Review: Kindred, Rebecca Wragg Sykes

Rating: 5 out of 5

It’s difficult not to appreciate an author who manages to get Happisburgh, Sima de Los Huesos, and La Chapelle-aux-Saints all correct. It shows that the author cares, and that means a lot. Some of the decisions that Ms Sykes made in the writing of the book—including describing the historical researchers but not the modern ones—also made perfect sense from the point of view of reading the book. I have some gripes, as I nearly always do, but these are more organisational than content-related: specifically, I would have preferred a sub-division that is based on chronology and not topics. Admittedly, for a subject such as the Neanderthals of which we know so little this doesn’t perhaps make sense.

Ms Sykes has written an overview that delves into the Neanderthals. While the author describes the history of Neanderthal research, this is more to bring into light how much we know today—and how much modern methods of archaeology have developed compared to those of the past. Indeed, a scientifically oriented mind will already find the author’s descriptions of research methods incredibly interesting. Some questions arose here (for me, these related to how exactly they use induced magnetism to date layers) which were not perfectly described, but this is understandable because this was not the intent of the author. The majority of the topics, especially those related to art, hunting, diet, and such items, were very interesting and really showed how much we can figure out from a very limited dataset.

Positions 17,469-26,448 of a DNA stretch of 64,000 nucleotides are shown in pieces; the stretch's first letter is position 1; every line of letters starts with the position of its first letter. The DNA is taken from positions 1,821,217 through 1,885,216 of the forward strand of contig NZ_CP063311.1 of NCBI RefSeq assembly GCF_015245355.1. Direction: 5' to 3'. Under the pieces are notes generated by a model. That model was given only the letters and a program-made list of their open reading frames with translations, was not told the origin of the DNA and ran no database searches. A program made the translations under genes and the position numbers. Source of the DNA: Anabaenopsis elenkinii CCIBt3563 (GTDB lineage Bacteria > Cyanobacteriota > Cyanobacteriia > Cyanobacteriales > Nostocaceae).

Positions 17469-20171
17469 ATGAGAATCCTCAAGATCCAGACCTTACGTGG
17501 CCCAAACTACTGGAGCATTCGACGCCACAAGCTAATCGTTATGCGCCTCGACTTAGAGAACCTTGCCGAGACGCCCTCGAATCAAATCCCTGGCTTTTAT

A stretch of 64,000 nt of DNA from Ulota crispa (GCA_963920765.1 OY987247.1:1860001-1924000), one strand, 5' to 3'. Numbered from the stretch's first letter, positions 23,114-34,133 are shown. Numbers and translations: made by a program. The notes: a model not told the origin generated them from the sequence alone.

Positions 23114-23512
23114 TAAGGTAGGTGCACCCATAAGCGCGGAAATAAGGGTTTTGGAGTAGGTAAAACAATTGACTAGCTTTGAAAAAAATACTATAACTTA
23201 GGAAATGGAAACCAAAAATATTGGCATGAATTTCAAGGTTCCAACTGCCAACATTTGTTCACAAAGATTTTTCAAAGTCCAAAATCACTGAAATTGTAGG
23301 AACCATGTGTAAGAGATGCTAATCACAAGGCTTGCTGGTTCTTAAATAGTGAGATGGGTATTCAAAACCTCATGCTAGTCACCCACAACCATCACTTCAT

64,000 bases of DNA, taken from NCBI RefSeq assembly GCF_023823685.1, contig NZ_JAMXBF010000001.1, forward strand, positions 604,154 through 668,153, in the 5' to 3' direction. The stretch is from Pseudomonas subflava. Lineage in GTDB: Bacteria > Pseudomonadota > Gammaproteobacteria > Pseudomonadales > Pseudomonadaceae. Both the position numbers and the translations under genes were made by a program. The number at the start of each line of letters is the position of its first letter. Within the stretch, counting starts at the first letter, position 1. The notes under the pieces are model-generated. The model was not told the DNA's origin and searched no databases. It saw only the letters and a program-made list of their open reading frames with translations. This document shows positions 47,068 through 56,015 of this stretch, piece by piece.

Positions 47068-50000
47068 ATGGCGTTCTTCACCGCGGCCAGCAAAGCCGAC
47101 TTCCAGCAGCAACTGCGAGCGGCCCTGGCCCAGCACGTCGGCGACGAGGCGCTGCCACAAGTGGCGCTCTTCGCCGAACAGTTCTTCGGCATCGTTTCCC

However, this also brings us to the natural breakline in this: what we know is so limited that naturally we need to guess. Guessing is okay unless its done heedlessly. I don’t think the author erred in that way, but I do think that Ms Sykes did not make it perfectly clear that the variety of behaviours she described which applied to human hunter gatherer groups today could also have been the order of the day for the Neanderthals: quite possibly, it is folly to look for a singular mode of behaviour when really every group may have had their own traditions. Yet, the examples we get by comparisons to human hunter gatherer societies are incredibly interesting, especially as these brought into play the notion of how we understand things: the western idea of geography and maps, for one, is something that is probably quite useless to transpose into a Neanderthal world when we try and figure out why they had a rock in this place from 60 kilometres away or why they had something really unique elsewhere at another time.

Overall, this is a solid overview of the subject and I heartily recommend it to anyone! Questions remain, as ever, but that’s not a bad thing…

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